What Part Does God Play in Psychodrama?

This simple question lends itself to a rather more complicated answer, which begins with a bit of history about Jacob L. Moreno, M.D., the founder of Psychodrama.  Both of Moreno’s parents were Sephardi Jews, but by all accounts Moreno was not particularly religious. He was however deeply spiritual.

Moreno believed that we are all connected to and with the creator.  This creator, or Godhead, is from where all of our creativity derives.  The Godhead has limitless creativity and spontaneity, and the more we are connected to this source, the more we are able to be both spontaneous and creative.   Part of the work of psychodrama is to remove any blocks to accessing the spontaneity and creativity required to adequately perform the various roles in our lives.

J.L. Moreno was a younger contemporary of his far more famous college Sigmund Freud.  Both were psychiatrists, but Moreno is known in the area of psychiatry and psychology primarily because he pioneered and established group psychotherapy, and as part of this group therapy, he also developed a number of action-oriented group processes including psychodrama, sociometry, sociodrama, role play, and role training, among others.

Moreno believed that the relationships among the various roles in a psychodrama, including the director, protagonist, auxiliaries, and group members or witnesses, are all in co-creation with one another.  In this way the various roles are co-equal with one other, and everyone involved in a psychodrama becomes a therapeutic agent of the other.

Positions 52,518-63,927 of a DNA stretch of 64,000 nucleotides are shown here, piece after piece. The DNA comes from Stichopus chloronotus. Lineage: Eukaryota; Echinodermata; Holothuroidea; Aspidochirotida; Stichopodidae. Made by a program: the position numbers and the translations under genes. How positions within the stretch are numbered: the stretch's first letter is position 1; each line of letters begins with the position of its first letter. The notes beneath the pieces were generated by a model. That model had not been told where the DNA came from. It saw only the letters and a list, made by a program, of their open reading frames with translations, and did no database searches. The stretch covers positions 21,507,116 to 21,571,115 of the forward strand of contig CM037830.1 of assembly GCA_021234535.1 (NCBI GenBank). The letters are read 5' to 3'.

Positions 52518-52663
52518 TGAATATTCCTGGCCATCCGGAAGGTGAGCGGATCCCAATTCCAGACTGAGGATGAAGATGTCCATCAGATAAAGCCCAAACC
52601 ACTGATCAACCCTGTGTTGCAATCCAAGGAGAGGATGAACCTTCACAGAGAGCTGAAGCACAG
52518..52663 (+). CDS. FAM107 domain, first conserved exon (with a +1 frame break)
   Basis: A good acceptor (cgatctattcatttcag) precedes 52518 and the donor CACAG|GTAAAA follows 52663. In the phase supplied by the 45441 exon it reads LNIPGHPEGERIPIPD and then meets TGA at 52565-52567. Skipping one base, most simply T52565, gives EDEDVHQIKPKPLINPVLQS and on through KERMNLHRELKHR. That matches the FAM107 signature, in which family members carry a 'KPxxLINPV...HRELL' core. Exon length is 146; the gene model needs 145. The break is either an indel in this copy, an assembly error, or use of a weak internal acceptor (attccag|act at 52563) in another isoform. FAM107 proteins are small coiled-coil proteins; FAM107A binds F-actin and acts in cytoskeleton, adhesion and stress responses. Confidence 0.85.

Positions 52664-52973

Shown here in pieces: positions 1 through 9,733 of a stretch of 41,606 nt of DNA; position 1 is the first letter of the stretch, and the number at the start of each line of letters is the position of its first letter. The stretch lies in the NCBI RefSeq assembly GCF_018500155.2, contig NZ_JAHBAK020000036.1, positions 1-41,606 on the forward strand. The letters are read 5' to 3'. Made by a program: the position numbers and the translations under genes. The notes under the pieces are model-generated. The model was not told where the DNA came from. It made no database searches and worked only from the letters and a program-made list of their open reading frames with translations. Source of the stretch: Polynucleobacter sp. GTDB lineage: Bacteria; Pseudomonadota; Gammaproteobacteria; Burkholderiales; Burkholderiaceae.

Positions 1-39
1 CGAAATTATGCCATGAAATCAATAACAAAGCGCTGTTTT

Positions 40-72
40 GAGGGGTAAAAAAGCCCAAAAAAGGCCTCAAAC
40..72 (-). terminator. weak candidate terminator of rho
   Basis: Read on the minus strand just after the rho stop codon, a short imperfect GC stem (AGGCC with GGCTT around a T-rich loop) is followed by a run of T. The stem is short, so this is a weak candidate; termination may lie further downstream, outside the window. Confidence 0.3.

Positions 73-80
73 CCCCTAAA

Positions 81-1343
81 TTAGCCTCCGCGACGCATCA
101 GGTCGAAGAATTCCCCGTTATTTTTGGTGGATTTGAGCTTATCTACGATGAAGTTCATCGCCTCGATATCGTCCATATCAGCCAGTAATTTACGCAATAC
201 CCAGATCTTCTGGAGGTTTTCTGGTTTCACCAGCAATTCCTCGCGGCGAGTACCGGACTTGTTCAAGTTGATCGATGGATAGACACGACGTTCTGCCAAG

As the psychodrama unfolds within the group, the group members, playing each of the necessary roles, co-create the drama.  However, because all of the group’s creativity and spontaneity comes from the God Head, or source, all group members also are in co-creation with the cosmos.

While it’s fair to say that Moreno’s vision of the God Head is non-denomination and more than that, non-religious, it is also fair to say that for many, including Moreno, psychodrama is a deeply spiritual experience.  How the various group members experience this spirituality however, is likely to depend on their own spiritual and/or religious orientation, and the role these take in their own life.

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Patrick T. Barone is a trial lawyer and co-founder of the Michigan Psychodrama Center. He is a Board Certified Practitioner of Psychodrama, Sociometry and Group Psychotherapy. He is also a Practitioner Applicant for Trainer (PAT). Patrick has applied his psychodrama training in his practice and teaching of law and trial skills, sociodrama in the business environment and Bibliodrama and psychodrama in the faith setting. He is also the author of a chapter entitled Bringing Scripture to Life with Bibliodrama for Adam Blatner’s book entitled Action Explorations: Using Psychodramatic Methods in Non-Therapeutic Settings , (Paralax Productions, February 23, 2019). In his capacity as a business consultant, Mr. Barone has worked with business owners and executives in businesses of all sizes throughout Michigan. Additionally, Mr. Barone continues to practice law and is the founding partner and CEO at the Barone Defense Firm.